FORT KENT, Maine — A slight miscalculation in construction of the new international bridge connecting New Brunswick, Canada, and Maine has created a headache for engineers and officials.
Workers on the project were installing a large metal wall, or “sheetpile” into the river on July 4 to create a cofferdam around the site of one of the new bridge piers.
In the process, a pipe carrying treated effluent from the Fort Kent wastewater treatment plant to the river was severed and its terminus destroyed, according to Jennifer Paul, Maine Department of Transportation construction manager.
The cofferdam, Paul explained Tuesday afternoon, provides a water-free environment for the contractors to pour cement for the bridge pier.
The sheetpiles fit together to form the walls of the dam and are driven down into the bed of the river.
“The contractor knew the pipe was there because it had been identified and located on the [design] plan,” Paul said. “GPS technology was used to locate it and we were told it was checked and double-checked before the [cofferdam] installation began and we are still investigating how this happened.”
Paul said the contractors, Caldwell and Ross LLC out of Fredericton, New Brunswick, were working on July 4 as that is not a holiday in Canada.
Because the effluent coming from the pipe has been treated in accordance with Department of Environmental Protection regulations, the mishap poses no environmental impacts, Paul said.
Members of the Fort Kent Town Council were briefed on the accident at their regular meeting Monday night.
“This has become our operational issue,” Don Guimond, town manager said. “Right now we have an effluent line in the middle of where there will be a pier [and] you can’t make a U-turn and go around it.”
The pipe, Guimond explained, runs to the middle of the St. John River where there is a consistent channel of running water throughout the year.
“The pipe needs to be in that channel to ensure adequate flow of the effluent,” he said.
The pipe terminates in what is known as a “wastewater outfall diffuser assembly” which helps disperse the effluent in a more efficient manner, Paul said. That unit was completely destroyed July 4.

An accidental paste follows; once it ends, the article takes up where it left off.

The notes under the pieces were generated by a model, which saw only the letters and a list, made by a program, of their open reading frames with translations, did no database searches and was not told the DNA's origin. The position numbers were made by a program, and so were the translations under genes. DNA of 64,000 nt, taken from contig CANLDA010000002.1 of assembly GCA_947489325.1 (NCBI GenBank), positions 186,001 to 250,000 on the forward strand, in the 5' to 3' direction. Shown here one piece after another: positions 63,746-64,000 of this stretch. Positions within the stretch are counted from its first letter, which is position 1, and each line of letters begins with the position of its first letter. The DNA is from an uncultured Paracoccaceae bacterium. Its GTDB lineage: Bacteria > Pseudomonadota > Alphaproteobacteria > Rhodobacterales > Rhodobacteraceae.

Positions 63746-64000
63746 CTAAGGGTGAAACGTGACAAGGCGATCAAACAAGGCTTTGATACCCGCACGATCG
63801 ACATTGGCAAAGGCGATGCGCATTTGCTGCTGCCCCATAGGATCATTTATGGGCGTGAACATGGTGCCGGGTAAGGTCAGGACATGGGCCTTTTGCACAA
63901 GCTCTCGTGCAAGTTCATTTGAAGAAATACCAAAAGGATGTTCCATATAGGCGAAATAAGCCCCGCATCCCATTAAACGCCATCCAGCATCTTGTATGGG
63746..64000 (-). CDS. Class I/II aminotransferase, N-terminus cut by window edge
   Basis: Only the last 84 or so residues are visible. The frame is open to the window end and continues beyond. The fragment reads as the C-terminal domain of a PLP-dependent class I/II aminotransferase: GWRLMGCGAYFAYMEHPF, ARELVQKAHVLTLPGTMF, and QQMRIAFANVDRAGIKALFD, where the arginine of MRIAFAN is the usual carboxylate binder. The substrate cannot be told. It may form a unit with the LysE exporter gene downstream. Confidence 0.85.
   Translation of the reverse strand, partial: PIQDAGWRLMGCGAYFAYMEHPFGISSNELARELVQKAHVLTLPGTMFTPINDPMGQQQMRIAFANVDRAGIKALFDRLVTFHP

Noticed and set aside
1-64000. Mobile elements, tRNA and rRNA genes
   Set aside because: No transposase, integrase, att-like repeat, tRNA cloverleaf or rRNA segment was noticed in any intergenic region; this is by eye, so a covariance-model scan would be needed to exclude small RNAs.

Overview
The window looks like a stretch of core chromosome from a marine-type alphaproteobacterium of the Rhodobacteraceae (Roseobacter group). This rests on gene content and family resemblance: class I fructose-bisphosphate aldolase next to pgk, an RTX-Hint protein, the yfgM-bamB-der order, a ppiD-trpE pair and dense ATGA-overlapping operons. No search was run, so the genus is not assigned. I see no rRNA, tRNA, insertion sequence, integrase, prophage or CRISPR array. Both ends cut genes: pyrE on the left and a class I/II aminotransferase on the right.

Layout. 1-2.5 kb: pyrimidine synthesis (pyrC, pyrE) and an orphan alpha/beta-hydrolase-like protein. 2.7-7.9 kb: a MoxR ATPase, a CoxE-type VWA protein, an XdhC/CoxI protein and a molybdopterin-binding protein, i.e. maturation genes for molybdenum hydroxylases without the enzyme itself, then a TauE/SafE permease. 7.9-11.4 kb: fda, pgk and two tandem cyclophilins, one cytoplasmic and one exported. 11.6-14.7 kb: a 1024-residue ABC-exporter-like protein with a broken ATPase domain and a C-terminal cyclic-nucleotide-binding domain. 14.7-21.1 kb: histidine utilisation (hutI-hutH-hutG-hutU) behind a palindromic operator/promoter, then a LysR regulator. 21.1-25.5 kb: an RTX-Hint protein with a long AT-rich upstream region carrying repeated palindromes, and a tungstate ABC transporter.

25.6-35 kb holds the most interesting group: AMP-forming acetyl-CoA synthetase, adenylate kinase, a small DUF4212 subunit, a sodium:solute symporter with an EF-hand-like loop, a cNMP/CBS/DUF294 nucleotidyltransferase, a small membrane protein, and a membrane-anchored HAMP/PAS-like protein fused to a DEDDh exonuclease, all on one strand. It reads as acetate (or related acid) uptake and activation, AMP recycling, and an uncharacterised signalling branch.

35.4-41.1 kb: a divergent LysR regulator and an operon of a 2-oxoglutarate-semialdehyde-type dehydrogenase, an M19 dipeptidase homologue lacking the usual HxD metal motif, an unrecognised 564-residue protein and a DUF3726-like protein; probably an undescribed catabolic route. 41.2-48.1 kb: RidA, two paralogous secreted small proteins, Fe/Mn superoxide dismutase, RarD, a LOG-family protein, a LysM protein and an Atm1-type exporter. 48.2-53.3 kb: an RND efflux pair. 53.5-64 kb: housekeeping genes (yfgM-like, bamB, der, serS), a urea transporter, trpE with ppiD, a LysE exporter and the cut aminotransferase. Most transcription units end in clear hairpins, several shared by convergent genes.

“When they were digging out the cofferdam they thought they had hit a huge boulder,” Guimond said Tuesday morning. “They ended up lifting out the diffuser.”
Guimond said no one is blaming the contractor at this point.
“He had the plans and he had the designs,” Guimond said. “He was good to go.”
While Maine and New Brunswick officials continue their investigation into the accident, Guimond is left with a broken effluent pipe.
“It obviously has to be fixed,” he said. “In the meantime, effluent is still discharging, the treatment plant is fully operational and there is no backup of effluent detected.”
But he said experts will need to examine the damaged pipe to determine the extent of needed repairs.
The next step, he said, is figuring out where to reroute the pipe.
“At the end of the day we have to come up with a plan and design to go around the new abutment,” he said. “That plan must take into account the new pier.”
Any design and repair costs, Guimond said, will come from the state or province.
“We want to make sure the new design meets our standards and Maine and New Brunswick [departments of transportation] want to make sure it meets the bridge standards,” Guimond said. “At the end of the day we all want the same thing.”
Any design, Paul said, will be of the pipe alone.
“We need to reroute and relocate the pipe and diffuser outfall,” she said. “The bridge abutment location is not going to change [and] it’s easier to install a 12-inch pipe than move a bridge abutment.”
The accident did not stop construction work on the new bridge, which is set to open in August of 2014.